The destruction of the peripheral retina decreases the ERG response, besides laser affect regions of adjacent tissue, causing deterioration in the transmission of signals from the photoreceptors in the proximal retina. What explains the previous reports of large decrease in amplitude on the basis of the area coagulated (2). The laser energy is absorbed by the RPE cells, and the adjacent layer of photoreceptors. What also produces external injury to the retina so you can also observe an increase in the implicit time (3).

A few years ago changing arc xenon to argon marked a difference in the amount of burned retina and decrease in the implicit time and amplitudes of the waves (5).

Macular Edema: Is recognized as a potential adverse effect of panretinal photocoagulation. Witch may transitory or permanent decrease the visual acuity of the patient. Approximately 60% of photocoagulated patients show an increase in the foveal thickness. Despite the fact that it has been said that a change of the self-distribution of blood flow is responsible for this increase in the thickness, today it is believed that these changes are due to post-laser inflammation. Despite that it is performed outside of the vascular arches; it is generally formed by those within.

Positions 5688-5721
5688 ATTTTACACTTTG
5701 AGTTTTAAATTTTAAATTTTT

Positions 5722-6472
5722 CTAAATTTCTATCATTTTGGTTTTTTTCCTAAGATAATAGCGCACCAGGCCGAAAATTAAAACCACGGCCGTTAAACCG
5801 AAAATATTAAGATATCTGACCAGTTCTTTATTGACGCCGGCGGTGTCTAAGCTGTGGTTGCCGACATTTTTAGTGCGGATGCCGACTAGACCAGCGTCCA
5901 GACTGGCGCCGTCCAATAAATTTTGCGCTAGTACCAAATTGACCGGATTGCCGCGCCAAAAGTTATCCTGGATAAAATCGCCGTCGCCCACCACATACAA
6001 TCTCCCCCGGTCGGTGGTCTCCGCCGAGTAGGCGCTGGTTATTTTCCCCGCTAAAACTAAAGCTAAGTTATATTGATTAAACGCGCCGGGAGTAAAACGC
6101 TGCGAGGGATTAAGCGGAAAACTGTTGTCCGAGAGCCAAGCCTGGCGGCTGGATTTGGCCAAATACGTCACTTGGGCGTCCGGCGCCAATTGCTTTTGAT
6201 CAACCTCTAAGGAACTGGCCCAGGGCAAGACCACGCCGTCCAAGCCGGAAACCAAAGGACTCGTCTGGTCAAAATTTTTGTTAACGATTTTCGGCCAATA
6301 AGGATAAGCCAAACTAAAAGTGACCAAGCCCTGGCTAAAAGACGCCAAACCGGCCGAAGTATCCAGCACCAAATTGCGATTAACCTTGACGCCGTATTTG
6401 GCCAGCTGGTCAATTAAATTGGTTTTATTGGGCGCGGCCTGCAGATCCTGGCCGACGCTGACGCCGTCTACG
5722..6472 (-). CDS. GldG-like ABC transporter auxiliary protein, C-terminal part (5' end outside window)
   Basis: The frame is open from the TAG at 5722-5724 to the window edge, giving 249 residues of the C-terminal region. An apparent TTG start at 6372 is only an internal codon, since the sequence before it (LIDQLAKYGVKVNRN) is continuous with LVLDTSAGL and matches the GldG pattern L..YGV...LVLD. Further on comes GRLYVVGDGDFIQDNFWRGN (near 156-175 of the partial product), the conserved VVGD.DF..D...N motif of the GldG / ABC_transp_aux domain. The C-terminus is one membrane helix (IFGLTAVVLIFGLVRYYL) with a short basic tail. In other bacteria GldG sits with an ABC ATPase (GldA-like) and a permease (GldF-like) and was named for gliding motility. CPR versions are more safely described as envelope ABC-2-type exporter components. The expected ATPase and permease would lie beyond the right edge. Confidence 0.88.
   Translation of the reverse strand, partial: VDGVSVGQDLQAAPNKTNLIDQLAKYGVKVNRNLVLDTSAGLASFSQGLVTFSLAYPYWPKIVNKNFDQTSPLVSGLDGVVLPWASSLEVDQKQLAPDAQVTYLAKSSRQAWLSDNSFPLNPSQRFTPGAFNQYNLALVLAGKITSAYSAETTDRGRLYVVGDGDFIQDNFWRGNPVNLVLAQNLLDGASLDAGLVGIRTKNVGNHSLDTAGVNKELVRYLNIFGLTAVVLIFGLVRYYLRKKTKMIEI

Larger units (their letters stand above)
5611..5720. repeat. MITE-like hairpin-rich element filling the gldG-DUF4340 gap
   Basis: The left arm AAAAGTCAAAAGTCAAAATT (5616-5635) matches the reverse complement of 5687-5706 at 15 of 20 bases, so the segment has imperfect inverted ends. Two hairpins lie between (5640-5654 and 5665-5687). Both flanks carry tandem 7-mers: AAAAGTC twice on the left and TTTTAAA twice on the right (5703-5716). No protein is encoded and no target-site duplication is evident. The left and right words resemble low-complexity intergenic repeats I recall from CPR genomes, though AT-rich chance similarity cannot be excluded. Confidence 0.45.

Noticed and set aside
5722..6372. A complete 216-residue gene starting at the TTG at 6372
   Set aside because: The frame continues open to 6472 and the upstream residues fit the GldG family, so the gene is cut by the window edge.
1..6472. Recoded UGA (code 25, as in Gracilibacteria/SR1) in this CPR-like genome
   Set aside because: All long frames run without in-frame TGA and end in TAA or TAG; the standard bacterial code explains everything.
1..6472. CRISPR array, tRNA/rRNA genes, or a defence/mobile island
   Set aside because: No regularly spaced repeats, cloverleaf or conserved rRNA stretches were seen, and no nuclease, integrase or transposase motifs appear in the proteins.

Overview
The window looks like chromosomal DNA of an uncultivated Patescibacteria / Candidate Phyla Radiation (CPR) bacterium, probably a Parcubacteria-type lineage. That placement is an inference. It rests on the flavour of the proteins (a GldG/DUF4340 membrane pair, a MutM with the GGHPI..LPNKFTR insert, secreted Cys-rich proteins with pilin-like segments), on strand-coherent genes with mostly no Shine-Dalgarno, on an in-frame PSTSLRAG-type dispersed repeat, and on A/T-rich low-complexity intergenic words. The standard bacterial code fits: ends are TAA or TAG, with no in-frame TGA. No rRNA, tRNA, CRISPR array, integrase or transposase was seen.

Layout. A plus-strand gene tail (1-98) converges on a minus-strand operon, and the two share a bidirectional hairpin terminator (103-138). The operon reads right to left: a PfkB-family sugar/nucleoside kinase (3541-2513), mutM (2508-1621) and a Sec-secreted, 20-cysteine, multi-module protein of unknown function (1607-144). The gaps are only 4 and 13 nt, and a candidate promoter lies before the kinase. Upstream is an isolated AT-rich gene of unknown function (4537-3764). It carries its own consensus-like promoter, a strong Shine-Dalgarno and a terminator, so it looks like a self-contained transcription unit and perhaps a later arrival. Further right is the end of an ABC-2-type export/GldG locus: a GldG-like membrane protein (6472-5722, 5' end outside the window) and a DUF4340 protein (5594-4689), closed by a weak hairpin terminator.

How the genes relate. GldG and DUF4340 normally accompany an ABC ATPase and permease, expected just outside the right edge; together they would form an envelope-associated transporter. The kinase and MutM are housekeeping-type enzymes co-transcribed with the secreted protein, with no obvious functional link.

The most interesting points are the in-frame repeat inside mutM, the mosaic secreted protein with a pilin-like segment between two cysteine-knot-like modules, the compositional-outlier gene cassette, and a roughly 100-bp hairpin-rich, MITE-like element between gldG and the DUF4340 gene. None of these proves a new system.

The inflammation factors, in addition to the direct effect that is exercised on intracellular unions have shown themselves capable of producing a change in the barrier mediated leukocytes. These factors are produced in the peripheral region to the photocoagulated area. The laser stimulates the production of adhesion molecules in the area around the shot and in the non photocoagulated area, which produces bearings and recruitment of leukocytes, secondary accumulation in the posterior pole and subsequent alteration of the hemato-retinal barrier (7).

Study Type : Interventional  (Clinical Trial)
Estimated Enrollment : 8 participants
Allocation: Randomized
Intervention Model: Single Group Assignment
Masking: None (Open Label)
Primary Purpose: Treatment
Official Title: Pattern Scan Laser System vs Regular Photocoagulation System: Changes in Macular Edema Post Treatment.
Study Start Date : October 2007
Estimated Study Completion Date : February 2008

Resource links provided by the National Library of Medicine

U.S. FDA Resources

Intervention Details:
    Device: Panretinal photocoagulation with PASCAL system
    Use the PASCAL laser system to deliver a retina photocoagulation
    Other Name: Pattern Scan Laser system

Primary Outcome Measures :